Sometimes it is necessary to take the scenic route to the top, with it not always possible to tread the most direct path.
Various obstacles can be thrown in your way, meaning it can take a little longer than initially hoped to reach the summit of your particular mountain.
In footballing terms, the Premier League represents the pinnacle of the English game.
Only a select few can grace that lofty level, though, and there are only so many places up for grabs.
Given that all of those competing on that particular stage have Academy systems bursting at the seams with the best young talent hand-picked from their local area and the rest of the world, there are always going to be more players who find themselves stepping off the beaten path than those that are ushered straight down the yellow brick road.
There is, however, nothing to say that these players will not make it back, or that they will not go on to enjoy a productive career elsewhere - perhaps away from the glare of the top-flight spotlight.
One man who is in the process of making his way back up the ladder after taking a few steps down is Robert 'Bobby' Olejnik, an Austrian goalkeeper who has ended up at Torquay after making stops at Austria Vienna, Aston Villa, Lincoln City and Falkirk.
He joined Villa as a promising teenager in 2003, but was unable to force his way into the first-team picture after graduating through their youth system.
A loan spell at Lincoln also proved to be disappointing, as he failed to get vital minutes under his belt, and he eventually upped sticks to Scotland in 2007.
Four years with Falkirk followed, allowing Olejnik to take in regular games and get his first proper taste of British football.
Having fine-tuned his trade with the Bairns, he opted to return to England this summer when Torquay came calling, with a second shot at life south of the border proving too good to turn down.
He has settled quickly at Plainmoor and is happy with the course his career has taken to date.
Olejnik told skysports.com's Chris Burton: "I felt like I settled in from the first week, to be honest. I was made to feel welcome - the gaffer, the goalkeeping coach, everyone has helped me from day one."
Torquay snapped him up on 1st July, but the 24-year-old insists his summer was a lot more stressful than it may first appear.
He said: "To other people it might have seemed pretty quick, but to me it was quite nerve-wracking because we knew that the finances in Scotland were quite tight. Last season finished on 7th May and I hadn't anything by then. Other seasons were still going on and I was looking to try and get something sorted for the first week in July, that was my target. So for me it was a bit of a waiting game and then one day my agent rang me and I went back to my old club, just to train and keep fit, and he rang me and said, 'do you fancy coming down here?'.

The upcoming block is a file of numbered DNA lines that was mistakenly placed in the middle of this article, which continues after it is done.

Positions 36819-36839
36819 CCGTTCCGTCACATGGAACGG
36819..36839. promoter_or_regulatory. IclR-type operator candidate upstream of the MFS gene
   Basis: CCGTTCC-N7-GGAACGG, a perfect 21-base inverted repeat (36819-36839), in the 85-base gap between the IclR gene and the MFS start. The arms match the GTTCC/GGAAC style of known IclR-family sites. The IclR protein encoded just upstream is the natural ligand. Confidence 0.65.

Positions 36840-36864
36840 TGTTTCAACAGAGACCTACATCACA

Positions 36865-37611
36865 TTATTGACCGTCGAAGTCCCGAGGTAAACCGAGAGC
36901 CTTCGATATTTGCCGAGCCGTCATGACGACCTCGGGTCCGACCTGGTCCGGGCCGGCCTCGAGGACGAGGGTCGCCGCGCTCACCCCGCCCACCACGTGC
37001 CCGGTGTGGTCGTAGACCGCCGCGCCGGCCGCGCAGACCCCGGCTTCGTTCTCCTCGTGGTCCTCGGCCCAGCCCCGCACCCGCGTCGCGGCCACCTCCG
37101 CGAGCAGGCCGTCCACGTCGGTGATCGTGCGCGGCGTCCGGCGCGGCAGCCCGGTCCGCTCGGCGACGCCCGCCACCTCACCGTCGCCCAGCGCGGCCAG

"The gaffer in Scotland had given me a deadline, because they wanted to keep me and they wanted to know where I stood. It was nothing to do with money, I just needed to decide where was the right place to develop my football. The gaffer gave me a deadline of 1st July and a couple of days before that my agent rang me and said Torquay are keen. I didn't need too much convincing."
Olejnik signed a two-year contract upon completing the long journey from the Forth Valley to the south coast and he is convinced that he made the right choice in joining the Gulls.
Asked if he had any other options to consider, he said: "Falkirk wanted me to stay as well. There was interest rather than actually anything direct. It was mostly just clubs saying we want to have a look at you, we will talk, we need to sign a couple of other players first and when we have got those then we will look at our finances. There were a lot of those sort of conversations, rather than we want to have you."
Torquay made it clear from the off that they wanted Olejnik on board and a feeling that he still has unfinished business with English football helped to tempt the former Austria U21 international to Devon.
He said: "I have always wanted to have a shot in England. I have never really had the opportunity. I went to Lincoln for a bit but never really played. I have always wanted to see what it's about. It used to be exciting watching the Football League show up in Scotland and since I have come down here I have enjoyed every single day so much. I wasn't expecting it to be this good, but it's so different to football up in Scotland."